For the sake of this article and to ensure the information shared is as accurate as can be, I spent time with various bankers and car dealerships to understand how they structure their finance schemes. I will break it down step by step – the process of being pre-approved for a loan all the way to how insurance can play a big factor in determining your future car.
The main steps will remain the same, but the numbers can change person to person so do not expect for two people even with identical files to get the same deal on a car purchase – new or used.
Step 1: Get pre-qualified for a new auto-loan with a lender.
There are many sources of lending but it is always recommended to approach either a bank or credit union if interesting in financing a car purchase. This may include a local bank/union or one located elsewhere (maybe online options). A simple google search will land you several search results on what process is required by lenders to get pre-approved for loans.
In the case of a local branch – say Wells Fargo – you would be required to meet with a banker on the pretext you’re there to apply for a pre-approval offer for an auto-loan, share details such as your name, address, Social Security Number, income (in some cases) and based on those, they will pull your credit report. Keep in mind, this will be a hard pull so it will count as an inquiry in your file (affect your FICO credit score). No cost is involved in a pre-approval and if the lender states there is a charge, its best to avoid such a lender.
Additionally, prior long term relationships with the bank can improve your chances of getting approved and also get a discounted interest rate towards the loan. Factors affecting this can range anywhere from length of relationship, amount kept in the bank account consistently over time, diversification of accounts with the bank and no delinquencies or prior missed payments.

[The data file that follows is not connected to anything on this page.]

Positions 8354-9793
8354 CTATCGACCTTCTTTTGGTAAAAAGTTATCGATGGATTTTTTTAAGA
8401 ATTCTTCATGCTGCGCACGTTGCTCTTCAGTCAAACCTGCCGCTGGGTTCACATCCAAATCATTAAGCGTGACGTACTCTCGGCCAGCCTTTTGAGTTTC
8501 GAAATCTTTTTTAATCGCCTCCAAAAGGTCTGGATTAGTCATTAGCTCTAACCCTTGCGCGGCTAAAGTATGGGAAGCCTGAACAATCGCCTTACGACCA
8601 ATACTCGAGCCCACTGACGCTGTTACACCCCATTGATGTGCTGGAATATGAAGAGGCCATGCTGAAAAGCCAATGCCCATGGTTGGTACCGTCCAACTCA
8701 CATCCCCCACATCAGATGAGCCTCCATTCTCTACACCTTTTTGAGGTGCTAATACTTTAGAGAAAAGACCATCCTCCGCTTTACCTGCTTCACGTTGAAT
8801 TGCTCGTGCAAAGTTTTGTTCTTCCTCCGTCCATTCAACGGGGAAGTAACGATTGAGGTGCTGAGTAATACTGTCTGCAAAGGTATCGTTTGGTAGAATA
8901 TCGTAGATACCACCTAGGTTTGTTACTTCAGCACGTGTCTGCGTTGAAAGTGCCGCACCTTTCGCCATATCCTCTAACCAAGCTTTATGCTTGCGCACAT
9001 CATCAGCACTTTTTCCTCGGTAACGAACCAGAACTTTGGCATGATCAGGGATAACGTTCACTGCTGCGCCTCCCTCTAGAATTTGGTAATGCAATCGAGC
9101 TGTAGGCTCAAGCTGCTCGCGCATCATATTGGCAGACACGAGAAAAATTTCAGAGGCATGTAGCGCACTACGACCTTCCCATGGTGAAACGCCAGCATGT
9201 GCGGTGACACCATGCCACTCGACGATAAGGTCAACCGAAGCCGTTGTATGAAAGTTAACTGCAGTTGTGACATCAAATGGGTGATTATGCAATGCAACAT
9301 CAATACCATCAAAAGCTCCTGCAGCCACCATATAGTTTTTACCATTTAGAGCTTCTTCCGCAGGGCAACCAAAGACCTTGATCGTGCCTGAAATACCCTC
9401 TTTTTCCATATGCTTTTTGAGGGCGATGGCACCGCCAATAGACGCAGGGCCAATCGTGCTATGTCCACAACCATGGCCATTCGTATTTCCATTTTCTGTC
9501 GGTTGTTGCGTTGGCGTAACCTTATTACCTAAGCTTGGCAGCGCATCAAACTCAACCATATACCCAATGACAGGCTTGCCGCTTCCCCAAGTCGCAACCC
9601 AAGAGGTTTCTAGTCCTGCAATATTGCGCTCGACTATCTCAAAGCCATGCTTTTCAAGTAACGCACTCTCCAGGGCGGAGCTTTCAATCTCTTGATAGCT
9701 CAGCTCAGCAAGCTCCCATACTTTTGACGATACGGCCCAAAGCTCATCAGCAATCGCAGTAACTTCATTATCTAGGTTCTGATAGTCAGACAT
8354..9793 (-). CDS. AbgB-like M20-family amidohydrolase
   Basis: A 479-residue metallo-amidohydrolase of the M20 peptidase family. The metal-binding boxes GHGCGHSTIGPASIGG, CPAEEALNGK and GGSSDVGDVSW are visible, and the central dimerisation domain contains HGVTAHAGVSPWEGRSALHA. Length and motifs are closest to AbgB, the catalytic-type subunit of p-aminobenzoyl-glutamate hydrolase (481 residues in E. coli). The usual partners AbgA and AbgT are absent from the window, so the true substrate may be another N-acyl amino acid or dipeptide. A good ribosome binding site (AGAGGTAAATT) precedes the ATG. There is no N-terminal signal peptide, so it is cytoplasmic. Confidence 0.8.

For example, a person with a 10 year relationship with a bank having kept $50,000 on average is more likely to get a much lower rate than someone with a year and $1000 on average. The auto department of the bank generally reviews this information and decides the rates.
Bankers may ask additional questions about net assets, your debt-to-income ratio (not to be confused with “debt-to-limit ratio” or “credit utilization”), money/equity you wish to put up towards initial payment on the car, liquid assets, income stubs, W-2 or income tax documents if you decide to proceed further in the loan process.
Step 2: Ensure you have an initial amount to pay upfront costs.
For those of you who have never bought a car, there generally are two charges that are paid to the government no matter the true value of the car – registration and license as well as tax. This amount collectively can be 6.25%-10% depending on the state you are purchasing/registering the vehicle. Some states have lower registration costs, but if your permanent residence is not the same state as registration, it might be an issue. The bank will direct you to have the car registered in the state of residence as well as pay the appropriate taxes.
Other upfront costs can be the documentation charges that the bank may have or dealership decide to include in the bill of sale – but such a charge can generally be negotiated off. Since the ownership of the car is a split ownership and a lien will be added with the Bank’s name, they will generally expect you to put the correct numbers and not lie to avoid taxation.
As an example, if you are financing a $30,000 car with a bank, expect to shell out at-least $3000 towards documentation if not higher (down-payment – negotiable amount).
A down-payment can in many cases improve the interest rate as well if you are purchasing a brand new car and finance directly with the dealership. Ideally, most down-payments are 10-20% of the base value of the car.
As a side note, I would like to state that taking a financing deal with the dealership is not necessarily a bad deal (most of the times). If they pre-approve you the same way a bank might and give you a 0% interest rate deal for lets say 60 months towards a $30,000 car – that is an amazing deal. (I will show how the numbers make a difference later on).
Step 3: Understand how banks value your vehicle. Don’t waste everyone’s time.